Scarlett, a bulldog mix, spent three years at the Cedar Rapids shelter
Dogs Forever explains why some dogs are difficult to adopt
Volunteer trainer Mike Albee works June 30 with Scarlett, an 8-year-old American Bulldog mix, at the Dogs Forever Shelter in Cedar Rapids. (Nick Rohlman/The Gazette)
Cedar Rapids – Scarlett, an 8-year-old American Bulldog mix who sports an inviting smile and amber eyes, recently celebrated three years of living at Dogs Forever Shelter in Cedar Rapids.
Scarlett and other dogs not adopted for years are being overlooked because of their age and breed, said Crystal Ellis, head of the Dogs Forever fundraising committee and Facebook guru. The non-profit, volunteer-run shelter says the dogs it takes in are in its care until they have permanent homes.
Ellis said Scarlett had spent half her life at the shelter, which is emblematic of the roughly 3.1 million dogs that enter shelters across the United States each year. According to a 2016 study, some breeds, like pit bulls or pit bull look-alikes, stay in shelters longer than others.
“The two times she was dropped off, returned or given away by her owner, it wasn’t her fault,” she said. “The first time the family had a baby and the second time they divorced.”
Q: Why are senior dogs neglected?
A: People know what to expect with a puppy. They know they’re going to be potty training, they’re going to be talkative, and they have to learn obedience and things like that. I think sometimes, talking to other volunteers at the shelter, people don’t want to do the work that it’s going to take. With these harder dogs to place, you have to get to work. I think, from another comment some of our volunteers made, that there’s a misconception that, you know, rescue and pound dogs are rejects or behavioral issues are bad. And in reality, they are not.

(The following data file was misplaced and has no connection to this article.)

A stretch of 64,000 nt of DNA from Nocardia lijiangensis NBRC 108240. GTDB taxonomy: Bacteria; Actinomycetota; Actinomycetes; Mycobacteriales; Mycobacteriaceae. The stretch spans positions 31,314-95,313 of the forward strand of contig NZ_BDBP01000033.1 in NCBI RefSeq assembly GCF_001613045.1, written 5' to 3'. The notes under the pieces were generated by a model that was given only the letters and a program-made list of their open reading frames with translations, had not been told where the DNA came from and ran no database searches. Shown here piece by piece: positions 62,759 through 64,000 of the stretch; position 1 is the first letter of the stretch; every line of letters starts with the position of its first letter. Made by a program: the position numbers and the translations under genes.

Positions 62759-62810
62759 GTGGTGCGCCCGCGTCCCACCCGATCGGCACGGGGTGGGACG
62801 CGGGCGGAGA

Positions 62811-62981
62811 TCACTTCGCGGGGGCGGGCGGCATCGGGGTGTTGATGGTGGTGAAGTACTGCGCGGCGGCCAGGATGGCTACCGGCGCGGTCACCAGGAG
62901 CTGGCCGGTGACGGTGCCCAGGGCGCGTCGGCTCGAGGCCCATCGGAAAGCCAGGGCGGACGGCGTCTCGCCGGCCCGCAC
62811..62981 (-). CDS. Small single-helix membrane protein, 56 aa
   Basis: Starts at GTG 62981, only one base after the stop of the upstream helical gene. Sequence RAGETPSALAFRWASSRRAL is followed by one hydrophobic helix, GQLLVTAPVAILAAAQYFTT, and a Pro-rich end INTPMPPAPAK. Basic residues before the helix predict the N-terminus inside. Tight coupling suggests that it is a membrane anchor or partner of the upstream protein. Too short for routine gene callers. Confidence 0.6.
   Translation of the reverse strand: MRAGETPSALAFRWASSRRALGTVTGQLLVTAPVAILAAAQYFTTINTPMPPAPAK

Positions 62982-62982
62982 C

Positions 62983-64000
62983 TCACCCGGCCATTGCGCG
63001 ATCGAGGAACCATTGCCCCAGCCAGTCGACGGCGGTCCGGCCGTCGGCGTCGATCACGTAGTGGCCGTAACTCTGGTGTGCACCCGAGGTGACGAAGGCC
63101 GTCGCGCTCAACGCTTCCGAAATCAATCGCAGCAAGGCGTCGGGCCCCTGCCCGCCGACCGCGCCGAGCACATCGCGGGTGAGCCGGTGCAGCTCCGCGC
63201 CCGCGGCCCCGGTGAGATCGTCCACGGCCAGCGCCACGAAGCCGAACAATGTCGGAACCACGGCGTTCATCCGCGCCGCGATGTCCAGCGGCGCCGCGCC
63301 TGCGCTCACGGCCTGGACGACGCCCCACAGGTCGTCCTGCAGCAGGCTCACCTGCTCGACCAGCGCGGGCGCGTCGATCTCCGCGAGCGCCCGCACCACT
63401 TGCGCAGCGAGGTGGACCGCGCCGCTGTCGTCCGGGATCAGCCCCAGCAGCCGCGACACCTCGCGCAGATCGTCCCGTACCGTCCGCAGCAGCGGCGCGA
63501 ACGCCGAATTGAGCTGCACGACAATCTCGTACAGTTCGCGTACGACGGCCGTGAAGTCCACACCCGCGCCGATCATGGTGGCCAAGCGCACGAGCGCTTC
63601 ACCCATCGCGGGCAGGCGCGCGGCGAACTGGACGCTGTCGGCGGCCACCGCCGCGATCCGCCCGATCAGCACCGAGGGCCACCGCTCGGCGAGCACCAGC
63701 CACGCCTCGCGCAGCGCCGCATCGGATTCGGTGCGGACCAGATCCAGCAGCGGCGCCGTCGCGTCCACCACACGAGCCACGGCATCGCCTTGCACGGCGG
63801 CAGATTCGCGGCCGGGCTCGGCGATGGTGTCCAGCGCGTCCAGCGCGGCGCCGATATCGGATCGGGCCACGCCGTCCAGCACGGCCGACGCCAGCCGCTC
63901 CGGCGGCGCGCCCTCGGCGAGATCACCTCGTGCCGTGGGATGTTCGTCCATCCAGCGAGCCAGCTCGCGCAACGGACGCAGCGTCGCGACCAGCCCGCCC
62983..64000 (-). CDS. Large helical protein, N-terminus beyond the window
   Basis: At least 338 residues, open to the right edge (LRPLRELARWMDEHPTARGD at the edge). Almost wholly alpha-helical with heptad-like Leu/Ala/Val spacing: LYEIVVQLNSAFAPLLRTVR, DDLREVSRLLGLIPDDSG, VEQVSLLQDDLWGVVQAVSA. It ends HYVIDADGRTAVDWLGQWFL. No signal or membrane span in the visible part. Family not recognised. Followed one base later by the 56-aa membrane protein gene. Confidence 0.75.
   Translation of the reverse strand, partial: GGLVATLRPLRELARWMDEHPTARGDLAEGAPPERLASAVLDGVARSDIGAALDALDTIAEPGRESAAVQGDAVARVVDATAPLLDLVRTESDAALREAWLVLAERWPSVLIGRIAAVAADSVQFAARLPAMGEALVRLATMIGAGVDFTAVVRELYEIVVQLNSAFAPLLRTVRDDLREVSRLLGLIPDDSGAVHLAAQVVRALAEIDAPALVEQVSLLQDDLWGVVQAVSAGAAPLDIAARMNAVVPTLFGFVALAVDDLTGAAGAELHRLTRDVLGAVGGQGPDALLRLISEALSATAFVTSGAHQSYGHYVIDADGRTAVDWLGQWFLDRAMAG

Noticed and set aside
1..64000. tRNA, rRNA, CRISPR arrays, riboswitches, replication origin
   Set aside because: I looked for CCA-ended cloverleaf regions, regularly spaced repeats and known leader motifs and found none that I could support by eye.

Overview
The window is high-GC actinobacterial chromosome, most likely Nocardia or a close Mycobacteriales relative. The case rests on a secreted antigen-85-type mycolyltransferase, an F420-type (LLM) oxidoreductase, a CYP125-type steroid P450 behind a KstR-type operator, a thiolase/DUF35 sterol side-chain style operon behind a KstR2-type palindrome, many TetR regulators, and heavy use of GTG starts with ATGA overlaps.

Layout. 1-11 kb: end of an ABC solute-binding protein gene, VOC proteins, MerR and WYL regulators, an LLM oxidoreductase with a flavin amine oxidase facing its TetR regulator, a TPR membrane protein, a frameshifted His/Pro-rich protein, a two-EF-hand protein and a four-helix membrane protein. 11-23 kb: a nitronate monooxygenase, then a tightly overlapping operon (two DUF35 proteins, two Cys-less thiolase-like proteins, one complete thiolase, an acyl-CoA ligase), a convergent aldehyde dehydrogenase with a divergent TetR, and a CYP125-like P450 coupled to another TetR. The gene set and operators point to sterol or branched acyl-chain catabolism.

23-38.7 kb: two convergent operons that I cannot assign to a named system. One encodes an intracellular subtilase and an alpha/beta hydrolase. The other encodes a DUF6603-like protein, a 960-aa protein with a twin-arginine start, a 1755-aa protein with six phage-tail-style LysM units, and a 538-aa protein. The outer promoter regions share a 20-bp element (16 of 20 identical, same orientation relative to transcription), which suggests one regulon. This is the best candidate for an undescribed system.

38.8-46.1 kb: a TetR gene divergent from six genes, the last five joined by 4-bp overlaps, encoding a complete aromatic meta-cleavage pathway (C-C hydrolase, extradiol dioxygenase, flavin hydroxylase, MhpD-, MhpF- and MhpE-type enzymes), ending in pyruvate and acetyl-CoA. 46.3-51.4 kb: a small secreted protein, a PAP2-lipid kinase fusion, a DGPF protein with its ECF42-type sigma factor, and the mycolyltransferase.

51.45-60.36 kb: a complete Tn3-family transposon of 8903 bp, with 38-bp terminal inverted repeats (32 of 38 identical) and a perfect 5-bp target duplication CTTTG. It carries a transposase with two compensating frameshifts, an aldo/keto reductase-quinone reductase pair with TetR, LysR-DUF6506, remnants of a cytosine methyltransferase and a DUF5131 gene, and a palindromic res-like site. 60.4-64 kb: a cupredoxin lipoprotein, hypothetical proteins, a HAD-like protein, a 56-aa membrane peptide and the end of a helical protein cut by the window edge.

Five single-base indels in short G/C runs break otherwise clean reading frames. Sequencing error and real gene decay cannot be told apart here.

Q: Why are people losing interest in adopting specific dog breeds like pit bulls and bulldogs?
A: I think it’s kind of this stigma that a race is bad. Or this breed could be vicious and it’s just, unfortunately, information that was probably given to them by misinformation they read online or something. All dogs are good dogs and they don’t usually turn bad unless they’ve had bad experiences in their life with a human. We also had a few pit bulls in the system that took forever to be adopted.
Q: What does the shelter do to prevent dogs from being forgotten?
A: …We try to post funny videos and get people to know them and we encourage people to come to our shelter during opening hours. We try to be active on our social media so people can see our dogs playing when they post videos, to show them that good dogs, you know, they just got roughed up.
Q: What are the long-term issues for dogs that have been in shelters for years?
A: Many of them are not dog friendly or become rather reserved or they can have trouble with strangers. When they are not constantly in a home environment where they have a cohesive individual or family in their life, they don’t know how to live in a house. Our dogs get tons of love – even one of our volunteers brings Scarlett home from time to time, but she has a cat that she has to lock up in the basement. It’s a completely different dog in her home, like she lays in the sun and watches people go by. But at the shelter, she barks and is excited.
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Scarlett, an 8-year-old American Bulldog mix, sits for a portrait June 30 at Dogs Forever Shelter in Cedar Rapids. (Nick Rohlman/The Gazette)
Volunteer trainer Mike Albee stands for a portrait June 30 with Scarlett, an 8-year-old American Bulldog mix, at the Dogs Forever Shelter in Cedar Rapids. (Nick Rohlman/The Gazette)